Jewellers' Network

GEM CUTS

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Point cut

This earliest of diamond “cuts” simply involved polishing away any blemishes on the faces of a diamond octahedron. Legend has it that the association of diamond with love came from the practice of French courtiers to use a point diamond to write messages on inconspicuous palace windows arranging assignments, hence engagement rings.

Table cut

The table was a very early and practical diamond cut. It merely amounted to grind-ing and polishing away a heavily included or damaged point of a diamond octahedron.

Rose cut

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The rose cut was developed in the fifteenth century and many famous historic stones were cut in this fashion notably the Great Mogul and the Koh-i-noor which was subsequently re-cut in Victorian times.

The old mine cut was relatively conservative of the rough since it virtually followed the outline of the diamond.

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The first major cutting style to involve rounding-up of the rough was the old European cut.

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The invention of the diamond saw shortly after WWI ushered in modern brilliant cutting. The new proportions could produce two stones with a lower crown and more open table from a single octahedral crystal.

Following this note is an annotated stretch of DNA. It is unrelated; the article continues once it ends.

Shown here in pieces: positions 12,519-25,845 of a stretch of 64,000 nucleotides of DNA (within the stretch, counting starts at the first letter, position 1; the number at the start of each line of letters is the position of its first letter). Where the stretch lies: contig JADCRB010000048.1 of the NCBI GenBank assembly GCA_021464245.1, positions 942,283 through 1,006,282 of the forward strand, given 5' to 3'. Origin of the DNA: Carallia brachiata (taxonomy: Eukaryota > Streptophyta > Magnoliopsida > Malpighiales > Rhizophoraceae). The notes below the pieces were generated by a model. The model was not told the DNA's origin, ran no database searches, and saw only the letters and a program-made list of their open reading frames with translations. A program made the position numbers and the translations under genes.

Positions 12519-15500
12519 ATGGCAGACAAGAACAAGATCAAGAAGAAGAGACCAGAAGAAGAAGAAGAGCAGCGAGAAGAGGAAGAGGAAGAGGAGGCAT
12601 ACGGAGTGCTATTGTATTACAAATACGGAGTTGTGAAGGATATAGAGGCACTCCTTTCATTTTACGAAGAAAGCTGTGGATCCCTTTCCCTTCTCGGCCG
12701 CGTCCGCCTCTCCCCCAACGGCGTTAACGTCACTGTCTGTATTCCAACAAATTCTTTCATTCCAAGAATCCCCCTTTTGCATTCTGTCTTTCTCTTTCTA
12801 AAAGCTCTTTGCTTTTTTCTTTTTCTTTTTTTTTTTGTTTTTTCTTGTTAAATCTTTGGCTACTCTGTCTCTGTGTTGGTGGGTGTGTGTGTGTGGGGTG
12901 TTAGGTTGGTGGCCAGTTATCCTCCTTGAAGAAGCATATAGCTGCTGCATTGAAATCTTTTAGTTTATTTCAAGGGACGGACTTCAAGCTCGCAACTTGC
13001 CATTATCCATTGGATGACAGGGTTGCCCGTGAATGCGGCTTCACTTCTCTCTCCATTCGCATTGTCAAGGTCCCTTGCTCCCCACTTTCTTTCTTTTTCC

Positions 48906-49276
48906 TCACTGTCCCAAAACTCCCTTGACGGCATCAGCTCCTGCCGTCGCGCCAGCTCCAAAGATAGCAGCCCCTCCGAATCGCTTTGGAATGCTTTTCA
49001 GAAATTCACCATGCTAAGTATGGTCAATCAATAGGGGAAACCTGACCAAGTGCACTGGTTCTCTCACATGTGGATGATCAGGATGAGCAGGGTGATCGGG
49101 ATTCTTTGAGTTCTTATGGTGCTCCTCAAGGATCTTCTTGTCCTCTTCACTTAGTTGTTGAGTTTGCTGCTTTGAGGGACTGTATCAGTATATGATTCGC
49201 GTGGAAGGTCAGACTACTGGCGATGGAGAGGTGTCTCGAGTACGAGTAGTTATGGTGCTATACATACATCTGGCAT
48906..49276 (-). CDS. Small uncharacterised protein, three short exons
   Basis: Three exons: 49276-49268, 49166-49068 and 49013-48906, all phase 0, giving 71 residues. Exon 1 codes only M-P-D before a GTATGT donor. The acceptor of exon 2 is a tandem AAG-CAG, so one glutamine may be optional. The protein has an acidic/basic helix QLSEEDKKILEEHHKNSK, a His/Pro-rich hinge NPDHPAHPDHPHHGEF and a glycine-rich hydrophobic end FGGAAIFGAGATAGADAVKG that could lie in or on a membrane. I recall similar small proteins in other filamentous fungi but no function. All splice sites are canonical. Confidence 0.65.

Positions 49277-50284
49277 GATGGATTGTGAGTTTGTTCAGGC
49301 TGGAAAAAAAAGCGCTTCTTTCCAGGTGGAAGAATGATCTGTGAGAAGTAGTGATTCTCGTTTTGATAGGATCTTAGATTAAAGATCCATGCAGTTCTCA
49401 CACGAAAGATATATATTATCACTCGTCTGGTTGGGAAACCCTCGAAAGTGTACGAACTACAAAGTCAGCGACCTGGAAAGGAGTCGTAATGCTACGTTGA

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The calibre or French cut

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Mixed cut

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The mixed cut which has a brilliant cut crown and step cut pavilion is widely used. It is certainly by far the preferred cut for ruby and sapphire ovals and cushions.

The Scissors cut

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The Barion cut

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The Barion cut developed by South African diamanteer, Basil Watermeyer was a major break-through in diamond cutting. Basil was determined to create a diamond cut that would not only rival the brilliancy and scintillation of the brilliant cuts but would also achieve a much greater recovery from the rough. A Barion cut pavilion is usually combined with either a cardinal or a scissors cut crown. Basil celebrated his success by combining his name with that of his wife Marion to name his new cut the Barion.

Princess cut

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Radiant cut

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Cabochon cuts

Carbuncles are a modified type of cabochon usually cut from somewhat dark garnet material. The deep polished depression cut into the reverse side of the stone helps to lighten and brighten its hue. Cabochette (buff-top) cuts where the crown is cabochon cut and the pavilion facetted generally yield lively stones with an interesting play of light. Facetchons are cut in the opposite way with a facetted crown and a cabochon cut pavilion.

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